In a statement to the AP, former New Hampshire Gov. John Lynch, a Democrat, said: “Mike Delaney strongly supports women’s reproductive freedom.”
Lynch said he disagreed with then-Attorney General Kelly Ayotte on the Planned Parenthood case. “When Mike became my legal counsel, he worked with me to successfully repeal the law at issue in the case,” he said.
Still, in private conversations, groups that support abortion access have similarly raised questions about why Delaney signed a brief that defended abortion restrictions. They have been dissatisfied with the responses.
In a previously unreported letter, the National Council of Jewish Women said it would oppose the confirmation of Delaney, the first nominee from the Biden administration that it has rejected. The group pointed to his representation of St. Paul’s as well as to his signature on the Planned Parenthood brief.
Saying federal judges should have a record that “evidences fairness, independence, fidelity to constitutional values, and respect for the individuals who appear before the court seeking justice,” the group wrote in the letter that “unfortunately, after reviewing the record, we do not think that Mr. Delaney possesses those important qualifications.”
The White House continues to support Delaney’s nomination. Privately, White House officials are concerned that focusing on one motion or case could set a precedent for Republican opponents of Biden’s picks to undermine other candidates for the bench, according to a person with knowledge of the internal deliberations who insisted on anonymity to discuss them.
“This was the first we had heard that anyone was interested in more information beyond his 116 pages of thorough, under-oath answers,” White House spokesman Andrew Bates said in a statement. “Michael Delaney has three decades of legal experience, including his service as Attorney General and Deputy Attorney General of New Hampshire, and he is well-qualified to serve in this important position. The White House expects Senators to take his full record into account when evaluating his nomination.”
Planned Parenthood Federation of America, a potent political force in Democratic politics, was noncommittal on Delaney’s nomination, saying in a statement: “Planned Parenthood conducts a review of the records of federal judicial nominees. Our review of this nominee and his involvement in the Ayotte case is ongoing.”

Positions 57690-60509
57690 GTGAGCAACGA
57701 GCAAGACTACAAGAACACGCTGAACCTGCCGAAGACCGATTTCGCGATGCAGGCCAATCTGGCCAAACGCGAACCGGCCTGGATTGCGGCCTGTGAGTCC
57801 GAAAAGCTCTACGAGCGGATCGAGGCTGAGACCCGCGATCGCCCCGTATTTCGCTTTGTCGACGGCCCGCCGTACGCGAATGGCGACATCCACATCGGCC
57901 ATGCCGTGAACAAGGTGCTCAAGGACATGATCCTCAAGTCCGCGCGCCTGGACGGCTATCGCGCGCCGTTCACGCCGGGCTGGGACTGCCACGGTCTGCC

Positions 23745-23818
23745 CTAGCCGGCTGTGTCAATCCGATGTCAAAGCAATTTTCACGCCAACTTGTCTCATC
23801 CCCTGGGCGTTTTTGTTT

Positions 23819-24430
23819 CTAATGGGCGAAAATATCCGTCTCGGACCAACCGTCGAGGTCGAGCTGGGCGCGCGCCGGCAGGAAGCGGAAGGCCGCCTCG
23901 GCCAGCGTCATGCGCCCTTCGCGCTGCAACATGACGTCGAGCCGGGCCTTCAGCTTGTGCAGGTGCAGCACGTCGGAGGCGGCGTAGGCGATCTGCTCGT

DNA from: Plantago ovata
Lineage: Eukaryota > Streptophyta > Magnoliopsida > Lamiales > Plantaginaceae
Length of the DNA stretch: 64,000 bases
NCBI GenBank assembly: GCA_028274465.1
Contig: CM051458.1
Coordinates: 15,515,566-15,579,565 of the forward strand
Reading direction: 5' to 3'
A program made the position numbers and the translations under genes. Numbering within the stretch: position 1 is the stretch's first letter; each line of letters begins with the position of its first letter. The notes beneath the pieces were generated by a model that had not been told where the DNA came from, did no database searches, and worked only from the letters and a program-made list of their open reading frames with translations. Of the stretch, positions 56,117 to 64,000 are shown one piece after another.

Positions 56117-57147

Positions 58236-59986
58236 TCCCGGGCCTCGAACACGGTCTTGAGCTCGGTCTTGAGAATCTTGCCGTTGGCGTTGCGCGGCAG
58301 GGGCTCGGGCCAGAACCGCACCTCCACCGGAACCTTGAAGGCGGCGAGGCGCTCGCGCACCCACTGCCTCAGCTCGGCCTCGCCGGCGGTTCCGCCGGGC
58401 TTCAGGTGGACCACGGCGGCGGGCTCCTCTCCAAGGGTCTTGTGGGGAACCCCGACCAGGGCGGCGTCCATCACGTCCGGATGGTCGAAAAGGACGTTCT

Biden nominated Delaney for the appeals court in January, almost a year after Shaheen’s office first contacted him to discuss filling the vacancy. Since then, Shaheen and Hassan have been Delaney’s biggest patrons, despite a rocky confirmation hearing that even Democrats say did not go well for him after he faced repeated questions from Republican senators who attacked his handling of the St. Paul’s case.
Shaheen and Hassan have worked privately to lobby colleagues. In a closed-door lunch with other Democratic senators earlier this month, Shaheen and Hassan made their case while offering what attendees described as more context and history on his involvement in the St. Paul’s case. During that meeting, the two senators also distributed copies of an endorsement letter from Susan Carbon, a longtime state judge in New Hampshire who served as director of the Office on Violence Against Women during the Obama administration.
“He has the experience, the intellect, the character and commitment to justice, and a broad, broad amount of support, including from advocates for victims,” Hassan said. Delaney has been rated well qualified by the American Bar Association, and Judiciary Committee Chairman Dick Durbin, D-Ill., says he will support him.
Still, concerns persist among a handful of Democrats.
Booker said he had some “preliminary concerns” about how Delaney handled the sexual assault case. Hirono said she was prepared to support him after his confirmation hearing but said she was now reviewing his written testimony and added: “So we shall see.”
Blumenthal added: “Having concerns doesn’t necessarily mean that any of us will oppose his nomination.” Still, most Democrats on the committee said they were undecided on whether to confirm him.